Briar Flynn had watched Garr and Dolf’s little drama with the trulls unfold from the start. He also had been tracking the herd’s progress across Fatigmon Flats, only he hadn’t mistaken them for game animals. He knew them for exactly what they were and was deeply concerned as to why they were so far south. Trull tribes had not been seen gathering in such numbers in centuries. Indeed, they could barely get along within their respective tribes, which generally numbered fifty to a hundred or so individuals. That they were now forming up in numbers far surpassing that and moving with purpose could only mean dire consequences for the rest of the Earthlands’ indigenous population. Trulls were never up to any good. What Briar feared most was the consolidating force behind this migration of a race that could usually be counted on to self-destruct gathered in such numbers.
After untying the hapless captives Briar searched the trull bodies for any papers or clues that would betray their purpose but found nothing but the usual collection of grizzly trophies such as severed fingers, ears, tooth necklaces, etc.
All the while, Garr and Dolf had rubbed their wrists and exchanged questioning looks until Garr spoke up saying “Um, Master Flynn is it, sir? I should like to extend my heartfelt thanks for our rescue.” If a rescue it truly was. Garr had to realize then that he still wasn’t certain of the stranger’s motives. In response Briar simply returned Garr’s sword, put his finger to his lips and motioned both of them back up the hill in the direction that they had come.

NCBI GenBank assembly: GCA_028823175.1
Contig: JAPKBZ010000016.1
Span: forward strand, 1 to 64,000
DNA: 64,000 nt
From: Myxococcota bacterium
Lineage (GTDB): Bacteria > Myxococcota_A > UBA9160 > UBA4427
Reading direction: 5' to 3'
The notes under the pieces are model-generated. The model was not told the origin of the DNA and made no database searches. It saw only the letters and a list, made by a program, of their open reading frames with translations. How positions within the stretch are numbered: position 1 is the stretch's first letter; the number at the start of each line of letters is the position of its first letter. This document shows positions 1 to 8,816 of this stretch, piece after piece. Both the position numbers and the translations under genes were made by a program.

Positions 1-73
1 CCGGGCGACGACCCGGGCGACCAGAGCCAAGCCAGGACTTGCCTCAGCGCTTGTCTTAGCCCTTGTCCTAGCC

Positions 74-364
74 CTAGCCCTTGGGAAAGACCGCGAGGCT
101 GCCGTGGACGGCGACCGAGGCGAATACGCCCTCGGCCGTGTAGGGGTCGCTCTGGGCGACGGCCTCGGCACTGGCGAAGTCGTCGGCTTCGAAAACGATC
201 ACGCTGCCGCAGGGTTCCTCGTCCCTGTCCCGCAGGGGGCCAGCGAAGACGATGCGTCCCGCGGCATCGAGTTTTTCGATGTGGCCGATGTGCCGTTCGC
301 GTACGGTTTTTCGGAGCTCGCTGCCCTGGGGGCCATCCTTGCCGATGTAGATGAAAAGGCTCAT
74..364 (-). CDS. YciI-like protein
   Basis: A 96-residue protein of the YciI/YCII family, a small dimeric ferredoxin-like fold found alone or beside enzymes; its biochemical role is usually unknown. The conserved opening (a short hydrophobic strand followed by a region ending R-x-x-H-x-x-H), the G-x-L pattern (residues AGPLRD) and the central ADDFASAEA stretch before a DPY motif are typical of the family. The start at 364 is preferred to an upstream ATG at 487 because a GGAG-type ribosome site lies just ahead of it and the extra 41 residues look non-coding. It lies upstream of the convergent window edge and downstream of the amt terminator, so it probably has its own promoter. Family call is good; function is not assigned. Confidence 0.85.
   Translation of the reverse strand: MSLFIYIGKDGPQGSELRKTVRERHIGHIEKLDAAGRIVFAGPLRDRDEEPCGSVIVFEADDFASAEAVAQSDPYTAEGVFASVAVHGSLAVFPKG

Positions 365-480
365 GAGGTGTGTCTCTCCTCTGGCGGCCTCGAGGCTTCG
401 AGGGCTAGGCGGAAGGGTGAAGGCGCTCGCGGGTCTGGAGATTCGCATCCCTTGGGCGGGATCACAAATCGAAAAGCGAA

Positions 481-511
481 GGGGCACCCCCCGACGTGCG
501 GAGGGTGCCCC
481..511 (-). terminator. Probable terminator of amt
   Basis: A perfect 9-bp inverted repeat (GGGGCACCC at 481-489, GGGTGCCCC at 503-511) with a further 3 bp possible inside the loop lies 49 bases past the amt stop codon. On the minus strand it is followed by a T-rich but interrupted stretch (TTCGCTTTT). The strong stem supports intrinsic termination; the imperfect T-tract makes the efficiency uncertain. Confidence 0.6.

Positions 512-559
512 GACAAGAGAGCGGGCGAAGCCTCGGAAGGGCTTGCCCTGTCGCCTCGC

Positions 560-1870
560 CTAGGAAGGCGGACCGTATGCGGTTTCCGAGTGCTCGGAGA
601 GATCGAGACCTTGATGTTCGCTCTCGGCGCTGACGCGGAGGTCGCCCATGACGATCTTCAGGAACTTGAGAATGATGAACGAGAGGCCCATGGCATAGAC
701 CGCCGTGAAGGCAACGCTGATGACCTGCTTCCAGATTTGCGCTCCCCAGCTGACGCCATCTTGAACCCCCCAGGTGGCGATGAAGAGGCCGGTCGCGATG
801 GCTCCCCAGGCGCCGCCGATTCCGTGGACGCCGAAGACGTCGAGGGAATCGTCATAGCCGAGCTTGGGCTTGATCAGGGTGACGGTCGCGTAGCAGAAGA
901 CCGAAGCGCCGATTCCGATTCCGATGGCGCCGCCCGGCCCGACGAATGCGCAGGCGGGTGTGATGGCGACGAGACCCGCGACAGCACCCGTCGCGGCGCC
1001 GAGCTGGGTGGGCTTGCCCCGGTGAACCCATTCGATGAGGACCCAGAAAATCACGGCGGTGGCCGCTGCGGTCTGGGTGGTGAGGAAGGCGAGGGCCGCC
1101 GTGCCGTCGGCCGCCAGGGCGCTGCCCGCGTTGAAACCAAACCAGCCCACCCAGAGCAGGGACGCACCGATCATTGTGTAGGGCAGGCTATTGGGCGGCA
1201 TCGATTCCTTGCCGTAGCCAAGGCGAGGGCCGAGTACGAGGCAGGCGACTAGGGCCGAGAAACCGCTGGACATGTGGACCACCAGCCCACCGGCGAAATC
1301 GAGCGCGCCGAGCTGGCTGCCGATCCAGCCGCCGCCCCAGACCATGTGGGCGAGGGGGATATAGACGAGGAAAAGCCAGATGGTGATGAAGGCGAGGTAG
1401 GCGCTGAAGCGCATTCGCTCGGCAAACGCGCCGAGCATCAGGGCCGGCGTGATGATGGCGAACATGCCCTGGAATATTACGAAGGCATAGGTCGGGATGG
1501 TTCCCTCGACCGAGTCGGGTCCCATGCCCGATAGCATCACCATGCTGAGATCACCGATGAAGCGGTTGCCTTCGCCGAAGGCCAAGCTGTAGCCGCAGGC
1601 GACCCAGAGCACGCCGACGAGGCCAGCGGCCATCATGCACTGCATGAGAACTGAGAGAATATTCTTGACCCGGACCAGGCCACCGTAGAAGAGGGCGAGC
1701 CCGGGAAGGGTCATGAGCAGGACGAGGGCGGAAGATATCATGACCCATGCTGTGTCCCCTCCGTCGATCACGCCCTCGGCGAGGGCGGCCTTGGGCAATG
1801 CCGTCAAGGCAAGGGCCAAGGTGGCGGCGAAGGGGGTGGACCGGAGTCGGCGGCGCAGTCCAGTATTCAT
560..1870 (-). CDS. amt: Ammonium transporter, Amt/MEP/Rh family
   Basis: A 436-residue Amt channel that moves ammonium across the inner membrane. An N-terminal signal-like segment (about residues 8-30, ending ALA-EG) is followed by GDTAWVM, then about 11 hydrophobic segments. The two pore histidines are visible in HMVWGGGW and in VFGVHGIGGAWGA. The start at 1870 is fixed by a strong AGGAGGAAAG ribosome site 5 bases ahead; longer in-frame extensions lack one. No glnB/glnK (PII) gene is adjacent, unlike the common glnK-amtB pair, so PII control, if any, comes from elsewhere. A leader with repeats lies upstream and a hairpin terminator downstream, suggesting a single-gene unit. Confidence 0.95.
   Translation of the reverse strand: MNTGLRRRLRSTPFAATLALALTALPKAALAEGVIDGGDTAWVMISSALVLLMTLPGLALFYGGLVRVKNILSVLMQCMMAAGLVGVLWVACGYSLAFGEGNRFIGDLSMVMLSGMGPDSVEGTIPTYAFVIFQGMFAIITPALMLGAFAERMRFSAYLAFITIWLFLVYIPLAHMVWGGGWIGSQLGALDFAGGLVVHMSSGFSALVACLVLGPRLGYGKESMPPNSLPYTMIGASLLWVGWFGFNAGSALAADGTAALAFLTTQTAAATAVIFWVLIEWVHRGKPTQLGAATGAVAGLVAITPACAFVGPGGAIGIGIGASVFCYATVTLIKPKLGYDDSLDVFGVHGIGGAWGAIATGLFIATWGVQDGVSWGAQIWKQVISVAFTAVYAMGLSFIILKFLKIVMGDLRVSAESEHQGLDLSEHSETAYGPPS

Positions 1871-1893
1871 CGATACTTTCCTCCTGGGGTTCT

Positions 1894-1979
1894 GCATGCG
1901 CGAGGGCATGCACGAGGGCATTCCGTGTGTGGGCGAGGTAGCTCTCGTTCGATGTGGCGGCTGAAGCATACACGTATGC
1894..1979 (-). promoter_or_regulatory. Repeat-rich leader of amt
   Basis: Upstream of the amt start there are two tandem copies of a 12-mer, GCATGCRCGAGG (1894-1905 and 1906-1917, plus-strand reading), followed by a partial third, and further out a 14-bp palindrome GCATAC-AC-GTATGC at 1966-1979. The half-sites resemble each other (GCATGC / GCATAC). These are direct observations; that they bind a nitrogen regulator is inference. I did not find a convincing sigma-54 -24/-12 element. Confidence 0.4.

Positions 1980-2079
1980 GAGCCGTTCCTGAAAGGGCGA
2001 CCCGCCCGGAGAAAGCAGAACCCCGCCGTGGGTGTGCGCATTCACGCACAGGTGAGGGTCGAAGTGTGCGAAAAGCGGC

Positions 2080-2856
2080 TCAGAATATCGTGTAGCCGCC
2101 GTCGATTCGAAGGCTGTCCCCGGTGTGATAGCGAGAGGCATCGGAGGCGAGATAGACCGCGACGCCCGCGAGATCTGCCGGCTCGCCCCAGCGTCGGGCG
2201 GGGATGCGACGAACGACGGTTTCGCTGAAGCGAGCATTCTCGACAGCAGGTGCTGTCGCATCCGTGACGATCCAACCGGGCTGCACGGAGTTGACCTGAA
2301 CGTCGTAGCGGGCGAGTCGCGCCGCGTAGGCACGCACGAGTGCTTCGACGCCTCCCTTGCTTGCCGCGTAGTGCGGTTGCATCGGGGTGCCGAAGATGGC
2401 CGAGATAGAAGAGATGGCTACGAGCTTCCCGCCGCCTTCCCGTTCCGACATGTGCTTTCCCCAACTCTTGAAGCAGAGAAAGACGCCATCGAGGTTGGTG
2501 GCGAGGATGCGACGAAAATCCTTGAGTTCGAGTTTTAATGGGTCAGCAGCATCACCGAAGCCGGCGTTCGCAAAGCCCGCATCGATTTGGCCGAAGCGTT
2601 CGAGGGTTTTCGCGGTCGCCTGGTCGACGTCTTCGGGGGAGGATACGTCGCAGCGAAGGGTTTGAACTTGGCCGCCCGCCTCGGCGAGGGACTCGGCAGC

Upon reaching the site where they had left the horses, Garr held out his hand saying, “My name, sir, is Garr Guntarsen and this is my good friend and companion, Dolf Ildsted. We’re much obliged. If you don’t mind my saying so, sir, you sure are some hand with a sword. I have never seen the like.”
In response Briar grinned, shook each of their hands in turn and said, “My pleasure, laddie, but we’ve no time to spend on pleasantries.” At that he put two fingers in his mouth and blew a shrill whistle. In response, from a wooded thicket about fifty yards off came a huge pure black warhorse being led by a mastiff at least half its size. When the dog and horse had reached where the group was standing, Briar swung lightly into the saddle saying, “Lads, allow me to present Loki and Eben,” indicating first the dog and then the horse. “No finer companions could a soul wish for,” he said proudly, and then, “Let us away, lads.” He turned Eben and headed back down the trail toward Haarm, Loki in tow leaving Garr and Dolf to play catch-up.
When the trail had finally widened and merged with Haarm’s Way and they could ride three abreast, Garr decided to level a few not-too-intrusive questions at the enigmatic stranger. “Um, sir, so I take it you’re some sort of soldier or mercenary or someth…” He was stalled in his line of questioning when Briar spun around, reigning in Eben and looked Garr straight in the eye, his free hand resting on the saddles cantle dangerously close to that lethal weapon that he was so proficient at wielding.
“Look, laddie, we can dispense with the sirs. I’m not nobility nor am I a ranking officer of any kind. I am a teacher. And as to the ‘mercenary’ comment; to that I take umbrage. To me few things are lower than one willing to kill without so much as a vested interest in the cause. I do not sell murder”. He chuckled. “In your case, consider it a gift.”